Miller uses irony in this as it is in fact Abigail who shows these attributes towards Elizabeth after Abby’s affair with John Proctor and becomes jealous of their marriage. It also shows her cold resentfulness towards Elizabeth when she suggests Elizabeth is making up lies to get Abigail into trouble. Abby also shows a lack of respect when she refers to Goody Proctor as “It’s”. By objectifying Elizabeth it shows that Abby has little appreciation for her, again showing utter revulsion. The impersonal term lowers the importance of Elizabeth giving the impression that Abigail sees herself above Goody Proctor.
This enforces the idea that unlike Lennie, she is a complex character in the novel. Steinbeck mentioned that Curley’s wife’s voice had a “nasal, brittle quality” which is a clear sign of her flirtatious behaviour. Although her intentions were flirty, the fact that it was described as ‘nasal’ by the author made it obvious that it was unpleasant to the ears. The reaction from George made it clear to the reader that she was an attractive woman, however he was being apprehensive as he “looked away from her and then back”. This contrasts with Lennies reaction as his “eyes moved down over her body” blatantly checking her out.
As if you were able to stop them! I like this quotes in particular as I feel it sums up blanches haunted and complex feelings in this scene, as it appears as something she is. Infect just saying to herself, it's quite a way through the monolouge when, she's "really got into it" (her spiralling pity, a little exaggerated and theatrical) this quotes also seems particularly haunting as if she's re, in acting/remembering her exact thoughts at the time, that someone said this too her and shows us Her confusion/vulnerability/ helplessness her feelings of uselessness and incompetence in that situation and her lack of control which contrasts with her manner of manipulation and managing everyone around
“ This quote shows that Martyn does not like Dean and does not like to see Dean and Alex together. Mentally, Alex has power over Martyn. Her acting and planning skills are all part of her mental power that she has over Martyn. Alex uses her acting skills to make Martyn thinks that she really likes. She even cries and kisses Martyn, mentally confusing him.
Hale - Well, women are used to worrying over trifles.”** Clearly, we see in the play, how men treat the women. As if whatever women did were unimportant little things like trifles. I believe the men were so narrow minded that they thought they were better. However, the women demonstrate the entire contrary. Mrs. Hale and Mrs. Peters, the main characters in this story, were the ones to first find the evidence.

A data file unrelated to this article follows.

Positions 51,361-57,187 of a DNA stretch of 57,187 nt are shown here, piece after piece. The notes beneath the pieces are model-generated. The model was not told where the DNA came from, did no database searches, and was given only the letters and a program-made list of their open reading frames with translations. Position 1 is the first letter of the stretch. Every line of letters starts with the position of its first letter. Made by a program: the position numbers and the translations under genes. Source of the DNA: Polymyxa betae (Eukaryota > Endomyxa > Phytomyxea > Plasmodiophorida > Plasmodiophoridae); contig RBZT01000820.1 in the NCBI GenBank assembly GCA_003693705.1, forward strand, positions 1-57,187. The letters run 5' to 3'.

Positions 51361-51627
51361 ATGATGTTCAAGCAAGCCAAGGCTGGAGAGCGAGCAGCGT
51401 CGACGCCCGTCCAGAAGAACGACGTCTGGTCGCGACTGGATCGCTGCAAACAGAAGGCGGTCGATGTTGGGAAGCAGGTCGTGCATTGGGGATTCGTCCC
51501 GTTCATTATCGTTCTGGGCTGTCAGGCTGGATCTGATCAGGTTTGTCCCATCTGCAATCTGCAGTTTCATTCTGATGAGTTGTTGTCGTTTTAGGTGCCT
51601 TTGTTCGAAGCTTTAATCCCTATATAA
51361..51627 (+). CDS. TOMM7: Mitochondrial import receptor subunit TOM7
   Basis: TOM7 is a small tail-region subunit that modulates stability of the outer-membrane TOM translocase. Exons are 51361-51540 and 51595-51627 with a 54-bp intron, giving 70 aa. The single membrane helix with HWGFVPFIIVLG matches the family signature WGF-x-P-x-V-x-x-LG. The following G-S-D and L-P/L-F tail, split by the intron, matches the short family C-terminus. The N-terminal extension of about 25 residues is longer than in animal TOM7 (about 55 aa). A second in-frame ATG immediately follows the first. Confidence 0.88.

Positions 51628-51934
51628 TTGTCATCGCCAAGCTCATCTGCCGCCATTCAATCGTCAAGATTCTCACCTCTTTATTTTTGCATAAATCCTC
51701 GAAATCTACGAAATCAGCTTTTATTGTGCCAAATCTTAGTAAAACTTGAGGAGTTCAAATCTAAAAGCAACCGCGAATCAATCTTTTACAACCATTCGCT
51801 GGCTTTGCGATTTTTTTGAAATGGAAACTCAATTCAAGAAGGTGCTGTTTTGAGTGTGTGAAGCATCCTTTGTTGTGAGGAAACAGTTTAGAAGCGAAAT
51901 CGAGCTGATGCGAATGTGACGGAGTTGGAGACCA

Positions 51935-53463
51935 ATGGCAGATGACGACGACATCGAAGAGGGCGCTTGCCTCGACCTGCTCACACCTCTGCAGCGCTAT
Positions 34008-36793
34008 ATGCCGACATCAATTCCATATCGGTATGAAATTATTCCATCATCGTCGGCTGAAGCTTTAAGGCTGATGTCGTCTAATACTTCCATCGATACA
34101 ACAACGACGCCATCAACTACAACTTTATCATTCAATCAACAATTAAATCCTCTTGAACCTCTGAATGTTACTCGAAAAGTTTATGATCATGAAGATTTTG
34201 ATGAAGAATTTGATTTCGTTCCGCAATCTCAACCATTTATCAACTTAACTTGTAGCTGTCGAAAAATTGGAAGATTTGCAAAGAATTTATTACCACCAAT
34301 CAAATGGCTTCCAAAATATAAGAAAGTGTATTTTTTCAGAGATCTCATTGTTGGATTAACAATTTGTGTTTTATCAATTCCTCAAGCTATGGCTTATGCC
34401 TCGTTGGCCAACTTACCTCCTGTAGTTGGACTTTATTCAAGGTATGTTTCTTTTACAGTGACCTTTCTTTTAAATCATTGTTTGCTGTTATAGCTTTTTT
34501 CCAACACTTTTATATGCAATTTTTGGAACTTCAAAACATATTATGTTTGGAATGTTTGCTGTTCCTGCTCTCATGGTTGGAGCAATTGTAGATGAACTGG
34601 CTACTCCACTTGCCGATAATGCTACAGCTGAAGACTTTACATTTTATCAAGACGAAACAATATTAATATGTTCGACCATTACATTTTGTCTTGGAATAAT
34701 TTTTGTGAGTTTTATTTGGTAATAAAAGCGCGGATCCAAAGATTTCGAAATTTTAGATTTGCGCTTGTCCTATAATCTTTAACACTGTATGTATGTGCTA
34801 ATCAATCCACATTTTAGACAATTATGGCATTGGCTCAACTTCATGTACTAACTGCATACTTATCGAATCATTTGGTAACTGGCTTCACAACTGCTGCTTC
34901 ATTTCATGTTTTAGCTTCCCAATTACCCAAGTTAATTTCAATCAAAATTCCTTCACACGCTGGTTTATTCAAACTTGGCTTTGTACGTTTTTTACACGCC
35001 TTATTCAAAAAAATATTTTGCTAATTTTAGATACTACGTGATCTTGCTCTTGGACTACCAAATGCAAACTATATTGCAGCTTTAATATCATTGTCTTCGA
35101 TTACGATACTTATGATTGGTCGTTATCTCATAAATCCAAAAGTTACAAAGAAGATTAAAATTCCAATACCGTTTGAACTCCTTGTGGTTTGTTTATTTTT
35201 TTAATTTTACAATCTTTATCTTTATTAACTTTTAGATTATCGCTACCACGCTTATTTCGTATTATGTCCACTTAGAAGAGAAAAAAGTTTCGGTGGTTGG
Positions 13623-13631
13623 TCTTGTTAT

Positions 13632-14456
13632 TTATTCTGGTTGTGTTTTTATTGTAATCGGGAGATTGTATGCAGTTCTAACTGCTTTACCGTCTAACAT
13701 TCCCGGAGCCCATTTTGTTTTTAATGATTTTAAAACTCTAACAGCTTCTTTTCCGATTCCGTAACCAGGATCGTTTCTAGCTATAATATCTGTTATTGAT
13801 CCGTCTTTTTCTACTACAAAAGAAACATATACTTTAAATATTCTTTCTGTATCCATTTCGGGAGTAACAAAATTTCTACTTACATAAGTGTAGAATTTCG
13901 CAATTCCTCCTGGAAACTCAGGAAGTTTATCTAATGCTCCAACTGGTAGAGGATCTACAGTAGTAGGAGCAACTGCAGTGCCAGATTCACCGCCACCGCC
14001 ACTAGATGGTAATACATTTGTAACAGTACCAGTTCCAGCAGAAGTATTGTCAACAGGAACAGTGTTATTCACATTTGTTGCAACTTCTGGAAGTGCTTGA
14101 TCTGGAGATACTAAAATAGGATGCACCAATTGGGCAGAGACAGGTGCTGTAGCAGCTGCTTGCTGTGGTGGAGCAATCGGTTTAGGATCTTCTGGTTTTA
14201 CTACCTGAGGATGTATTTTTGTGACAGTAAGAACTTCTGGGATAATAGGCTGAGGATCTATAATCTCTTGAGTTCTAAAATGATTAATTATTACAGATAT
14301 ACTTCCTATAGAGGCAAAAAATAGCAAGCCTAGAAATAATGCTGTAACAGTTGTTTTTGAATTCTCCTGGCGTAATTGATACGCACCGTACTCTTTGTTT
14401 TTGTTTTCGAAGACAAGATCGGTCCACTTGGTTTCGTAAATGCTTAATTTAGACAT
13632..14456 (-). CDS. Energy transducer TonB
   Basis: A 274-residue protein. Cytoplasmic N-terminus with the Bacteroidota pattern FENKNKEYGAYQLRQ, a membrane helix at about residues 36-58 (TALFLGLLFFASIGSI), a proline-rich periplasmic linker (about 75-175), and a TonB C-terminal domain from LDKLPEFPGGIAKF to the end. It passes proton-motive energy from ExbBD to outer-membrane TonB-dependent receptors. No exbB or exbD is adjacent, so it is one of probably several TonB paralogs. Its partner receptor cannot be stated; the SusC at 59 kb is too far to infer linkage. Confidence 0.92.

Frank, in a negative way. It must be remembered, however, that Anne, the rebellious adolescent, sees her mother as an irritating figure of authority, and Mrs. Frank must surely resent Anne’s rejection of her. Additionally, Mrs. Frank is particularly miserable in the annex, where they hide, for she is from rich family, where she knew the finest things in life and never had to work. As a result, the confining, cramped quarters of annex, the scarcity of basic necessities, and the work are real irritations to her. She often takes out her frustration on her chattering, sometimes irritating, younger daughter, Anne.
All she has to talk to is ‘nobody but Curley’. Her dreadful frustration at being like this is made obvious when she is speaking to Lennie in the barn. Steinbeck writes; ‘And then her words tumbled out in a passion of communication as though she hurried before her listener could be taken away.’ The word ‘tumbled’ is used to suggest how desperately she needs to talk to someone. The word ‘passion’ is used to suggest the strong powerful need that she has to communicate how she feels to Lennie and it also stresses her impulsive nature. So far in ‘Of Mice and Men’ Curley’s wife has been presented in a negative way, in section 5 Steinbeck shows another side of her which has compassion and caring
Kat is disappointed with teenage popularity and claims “I’m not hostile, just annoyed” This shows her choice to ignore the upcoming dramas of teenage normalcy and embrace her own individuality. Her attitude shows she has deep anger issues likely caused by her Mother’s abandonment and the fact that her younger sister is now the centre of attention. “I don’t only want to be an object to be adored” With the use of this quote it shows her anger towards today’s society and the only way to belong to something is to be ‘popular’ or to just be an object for everyone else’s entertainment. Kat is outspoken in class and expresses strong feminist views from Betty Friedan, Simone de Beauvoir, and Sylvia Plath, which help support her theory and aggression towards teenage ‘normalcy.’ But by the end of the movie Kat starts to fall in love with Patrick who is very similar to her and is happy not fitting in with the expectations of teenage popularity, therefore she finds her sense belonging and learns that pushing people away isn’t always the answer. With the interaction of the people around her they had shaped her into the girl she was and the women she
She subconsciously grows tired of this and tries to escape this control he holds over her. But she is unable to do it outright, and she really doesn’t even realize she wants to escape. He has taken over her ability to think for herself. So when she sees the disgusting yellow wallpaper, she quickly imagines a woman behind it. She sees a woman who is trying to escape.
In the distance, straining my ear, I could hear her questioning my academic ability and she claimed that in fact I seemed not to be bright at all. It was settled; I had a witch for my new teacher who absolutely despised me. She continued making a lot of fuss, but her opinion was overridden,